I've also been busy with a fun little project at the house I'm now renting. The owners, who lived in this house prior to me moving in this January, had built a dog run in the back yard. As you will see, it was fully enclosed by a tall wooden fence, with only a few holes drilled in so the poor dogs could look out while they were penned in. While I won't go into that part of the story, I will show you what it looked like when I moved in. It was nothing but mud, weeds, petrified dog poop, a few abandoned dog crates and a couple of tarps.
But I did notice that the space had a certain feeling to it - I couldn't pin any words to it, but it just felt like a nice little enclosure, despite the dog poop, and that it could be turned into something special. So I've decided to turn it into a secret garden. I have just planted some small plants for now, some bulbs that my friend Kris gave me, three roses that my aunt gave me, and other things that I see along the way. I don't want to spend a lot of money - this house is a rental, after all, and times are tough anyway - but I'm hoping that by summer this will be a really special little hideaway. Oh, and my sisters found a cute little bistro table and chair set at - where else - the Long Beach Flea Market. Here's what it looks like as of yesterday. I took this in the middle of the day, so pardon the glare. I'll post other photos as the year progresses.

I'll finish with a photo of my sister Becky and me with the wonderful quilt that my sister Linda made for me.

Wednesday, March 4, 2009

Samuel H. Nickels: prolific pulp fiction writer and creator of Wild West Weekly's "Hungry and Rusty"

Recently I received an email from a woman named Sue Appleberry, who told me that her grandfather was Samuel H. Nickels, who had been a pulp fiction writer during the Great Depression and a regular contributor to Wild West Weekly. I looked up her grandfather and found that he was the author of the “Hungry and Rusty” stories that ran for almost the entire duration of the magazine. Mr. Nickels wrote the Hungry and Rusty stories under his own name. In addition he wrote under other pseudonyms that were “house” pen names owned by Wild West Weekly. I looked on Larry Estep’s WWW CD and counted a total of 234 stories attributed to Nickels. He also wrote the Billy the Kid stories attributed to Kent Bennett.

Sue and her family were kind enough to send this short memoir that her grandfather wrote. In addition, Sue has some recollections of her grandfather and her mother’s role in his pulp writing career; those are posted after Mr. Nickels' story.

I found Mr. Nickels’ story very interesting. Like other pulp writers, Mr. Nickels had a very wide and varied past and fell into pulp writing almost by accident. Makes for great reading. Here it is, unedited and in its entirety. This is a long post, so grab that cup of cocoa, sit in your favorite chair, and enjoy a good story.

P.S. Sue is looking to rebuild her family's collection of Wild West Weekly's that include her grandfather's stories. If you know where she can obtain some, please post it in the comments. Thanks.

(1883 – 1950)

I was born January 19, 1883 in Whitesburg, Kentucky, then the heart of Kentucky’s moonshine and feud belt. I am of old Colonial Scotch-Irish ancestry, so I guess you’d say my nationality was de-cidely American.

Well, since the stork wished me on my unfortunate parents back in that little Blue Ridge Mountain village so many hectic years ago, I’ve been a great many places and into a little of everything. I’ve been everything from cornetist and band leader with a circus to a plain ornery cowpuncher. I’ve been saw filer in a sawmill, black-smith, tinner, carpenter, farmer, worked on a steamboat, been a traveling salesman for wholesale clothing house, trapper, amateur lightweight boxer – darn it, I’ve even beat a bass drum and played the zamora for a hootchee-coochee dancer in a side show and been end-man in a minstrel, doubling in brass on the street.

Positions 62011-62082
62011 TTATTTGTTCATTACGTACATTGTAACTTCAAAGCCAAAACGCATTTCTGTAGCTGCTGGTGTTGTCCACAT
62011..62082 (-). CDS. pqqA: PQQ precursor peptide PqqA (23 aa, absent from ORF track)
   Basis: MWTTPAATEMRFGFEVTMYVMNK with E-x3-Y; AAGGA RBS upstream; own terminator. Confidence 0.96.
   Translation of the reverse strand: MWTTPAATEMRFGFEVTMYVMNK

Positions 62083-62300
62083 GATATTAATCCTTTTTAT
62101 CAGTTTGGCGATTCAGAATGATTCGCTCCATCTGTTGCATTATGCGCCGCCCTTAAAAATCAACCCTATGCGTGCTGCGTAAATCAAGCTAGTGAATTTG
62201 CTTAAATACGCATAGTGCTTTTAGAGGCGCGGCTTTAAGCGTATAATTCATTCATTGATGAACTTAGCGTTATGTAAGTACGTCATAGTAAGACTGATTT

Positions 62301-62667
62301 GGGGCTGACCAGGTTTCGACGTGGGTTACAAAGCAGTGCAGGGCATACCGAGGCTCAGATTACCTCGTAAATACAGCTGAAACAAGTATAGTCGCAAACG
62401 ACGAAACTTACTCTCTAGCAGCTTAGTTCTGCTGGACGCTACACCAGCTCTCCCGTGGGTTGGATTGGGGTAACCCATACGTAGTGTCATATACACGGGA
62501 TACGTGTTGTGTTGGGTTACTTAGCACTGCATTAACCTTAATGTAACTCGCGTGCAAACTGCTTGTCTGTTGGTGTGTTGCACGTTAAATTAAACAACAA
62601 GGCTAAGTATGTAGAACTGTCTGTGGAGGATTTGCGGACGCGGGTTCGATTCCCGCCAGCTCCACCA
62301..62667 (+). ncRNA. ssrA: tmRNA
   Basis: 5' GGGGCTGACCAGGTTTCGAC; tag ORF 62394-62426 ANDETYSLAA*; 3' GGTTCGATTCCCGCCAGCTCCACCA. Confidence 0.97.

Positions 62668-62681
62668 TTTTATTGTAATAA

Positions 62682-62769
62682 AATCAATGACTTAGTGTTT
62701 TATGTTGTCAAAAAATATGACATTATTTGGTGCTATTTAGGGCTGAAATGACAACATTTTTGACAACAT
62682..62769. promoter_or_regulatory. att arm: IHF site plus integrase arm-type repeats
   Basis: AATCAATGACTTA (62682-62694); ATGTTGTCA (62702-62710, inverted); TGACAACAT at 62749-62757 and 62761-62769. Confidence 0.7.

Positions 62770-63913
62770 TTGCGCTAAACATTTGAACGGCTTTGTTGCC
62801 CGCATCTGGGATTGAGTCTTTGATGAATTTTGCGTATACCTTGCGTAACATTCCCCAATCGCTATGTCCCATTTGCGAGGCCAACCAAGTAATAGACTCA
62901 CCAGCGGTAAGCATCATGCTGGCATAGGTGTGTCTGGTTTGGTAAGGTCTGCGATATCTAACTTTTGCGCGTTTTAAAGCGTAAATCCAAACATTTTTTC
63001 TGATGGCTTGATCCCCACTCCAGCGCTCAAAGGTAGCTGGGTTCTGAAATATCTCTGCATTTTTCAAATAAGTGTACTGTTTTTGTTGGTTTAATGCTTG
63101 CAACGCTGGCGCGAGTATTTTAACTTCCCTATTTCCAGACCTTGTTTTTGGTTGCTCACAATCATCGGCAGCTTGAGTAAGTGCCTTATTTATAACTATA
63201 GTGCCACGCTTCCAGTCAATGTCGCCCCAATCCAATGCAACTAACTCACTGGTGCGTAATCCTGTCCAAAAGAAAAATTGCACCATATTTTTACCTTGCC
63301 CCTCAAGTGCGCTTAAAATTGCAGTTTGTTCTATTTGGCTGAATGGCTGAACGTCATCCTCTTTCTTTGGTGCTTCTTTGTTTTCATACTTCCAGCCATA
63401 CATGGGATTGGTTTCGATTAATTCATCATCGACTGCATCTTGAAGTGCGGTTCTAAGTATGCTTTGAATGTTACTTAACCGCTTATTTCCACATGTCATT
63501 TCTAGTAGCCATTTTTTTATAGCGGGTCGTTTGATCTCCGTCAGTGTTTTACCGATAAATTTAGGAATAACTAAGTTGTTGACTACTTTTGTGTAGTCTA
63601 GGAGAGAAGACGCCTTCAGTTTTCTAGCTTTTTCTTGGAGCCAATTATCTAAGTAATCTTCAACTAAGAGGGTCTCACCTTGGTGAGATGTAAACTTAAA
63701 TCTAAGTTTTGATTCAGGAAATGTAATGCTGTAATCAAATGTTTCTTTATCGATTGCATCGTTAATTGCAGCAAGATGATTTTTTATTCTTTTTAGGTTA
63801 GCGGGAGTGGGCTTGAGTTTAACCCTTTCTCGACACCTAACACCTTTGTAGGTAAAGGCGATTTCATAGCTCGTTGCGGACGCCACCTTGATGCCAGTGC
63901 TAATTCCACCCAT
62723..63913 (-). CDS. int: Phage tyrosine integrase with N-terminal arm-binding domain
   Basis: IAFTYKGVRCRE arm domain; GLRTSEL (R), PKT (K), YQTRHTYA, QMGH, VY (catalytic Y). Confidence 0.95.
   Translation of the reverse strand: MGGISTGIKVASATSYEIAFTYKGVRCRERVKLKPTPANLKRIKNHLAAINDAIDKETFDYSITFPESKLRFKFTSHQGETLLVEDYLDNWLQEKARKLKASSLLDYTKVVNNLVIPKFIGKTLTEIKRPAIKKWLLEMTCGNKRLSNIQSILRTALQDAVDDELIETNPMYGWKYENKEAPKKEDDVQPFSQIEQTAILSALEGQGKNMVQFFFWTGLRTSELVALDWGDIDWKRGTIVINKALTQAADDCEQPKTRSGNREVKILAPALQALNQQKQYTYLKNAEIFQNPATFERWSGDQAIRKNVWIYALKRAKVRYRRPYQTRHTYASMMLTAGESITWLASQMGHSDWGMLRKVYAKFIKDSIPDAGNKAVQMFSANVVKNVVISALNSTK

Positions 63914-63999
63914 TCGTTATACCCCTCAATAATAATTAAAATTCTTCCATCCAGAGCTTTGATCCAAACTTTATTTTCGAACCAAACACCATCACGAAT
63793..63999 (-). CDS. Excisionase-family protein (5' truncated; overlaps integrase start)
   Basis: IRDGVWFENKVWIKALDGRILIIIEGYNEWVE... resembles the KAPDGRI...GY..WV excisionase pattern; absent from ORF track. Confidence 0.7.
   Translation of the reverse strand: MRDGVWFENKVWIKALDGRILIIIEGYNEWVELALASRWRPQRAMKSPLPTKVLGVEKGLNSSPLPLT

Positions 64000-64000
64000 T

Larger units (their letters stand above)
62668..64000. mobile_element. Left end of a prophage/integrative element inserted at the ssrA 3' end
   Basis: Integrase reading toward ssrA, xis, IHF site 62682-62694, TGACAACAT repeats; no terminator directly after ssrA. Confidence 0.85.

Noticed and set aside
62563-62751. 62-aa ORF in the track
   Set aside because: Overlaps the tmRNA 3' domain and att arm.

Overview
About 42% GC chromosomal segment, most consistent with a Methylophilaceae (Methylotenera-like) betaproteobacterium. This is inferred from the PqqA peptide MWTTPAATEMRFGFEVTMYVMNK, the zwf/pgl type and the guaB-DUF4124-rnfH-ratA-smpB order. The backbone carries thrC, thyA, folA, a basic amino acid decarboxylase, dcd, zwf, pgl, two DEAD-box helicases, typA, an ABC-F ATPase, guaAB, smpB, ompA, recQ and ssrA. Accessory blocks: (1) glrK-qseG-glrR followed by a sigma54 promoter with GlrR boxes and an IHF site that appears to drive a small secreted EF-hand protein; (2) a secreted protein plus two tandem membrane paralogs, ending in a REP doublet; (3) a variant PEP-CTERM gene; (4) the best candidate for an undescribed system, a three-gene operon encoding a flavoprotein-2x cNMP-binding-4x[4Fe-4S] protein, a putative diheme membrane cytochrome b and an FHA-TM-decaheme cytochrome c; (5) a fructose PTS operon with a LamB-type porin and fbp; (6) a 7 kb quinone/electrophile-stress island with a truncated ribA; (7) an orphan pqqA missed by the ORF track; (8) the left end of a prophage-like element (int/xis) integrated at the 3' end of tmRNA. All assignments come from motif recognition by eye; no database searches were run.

I’ve been in New Mexico twenty-four years, living practically all of that time on a ranch in Lincoln County. This is why I confine my writing entirely to western stories. I’ve been away from the East so long that I am really more of a Western man than an Easterner. I’ve been here so long and have associated only with ranch people so many years I can’t even think as an Easterner any more.

I started writing many, many years ago, but never made any attempt to sell my stuff. Until about ten or twelve years ago, the thought of my making a business of writing never entered my head. I have written every since I was a boy in knee trousers, but did so entirely for my own amusement and, the pleasure I derived from it. When alone on the ranch I would take a pencil and paper and write story after story, work them over and polish them, then burn them. Like most cowboys will sit down of an evening to play solitaire, or smoke or read, I would pass away my idle moments writing a story. But I only wrote them for the stove.

The turn came when I was pretty badly hurt roping a wild steer from a green horse on the side of Tucson Mountain near Carrizozo. I was laid up for a long, long time. A cowboy amigo was sitting by my bed talking to me one afternoon when Carl Elmo Freeman drove past in a new car. The cowboy waved at Freeman, then laughed and turned back to me. “These shinny new cars don’t give a hoot who drives them, do they?” he chuckled. I said, “Who was that hombre?” “Why that was Doc Freeman,” he replied. “He’s a writer. He writes stories for magazines. I seen a story by him in the Country Gentlemen just a few days ago.”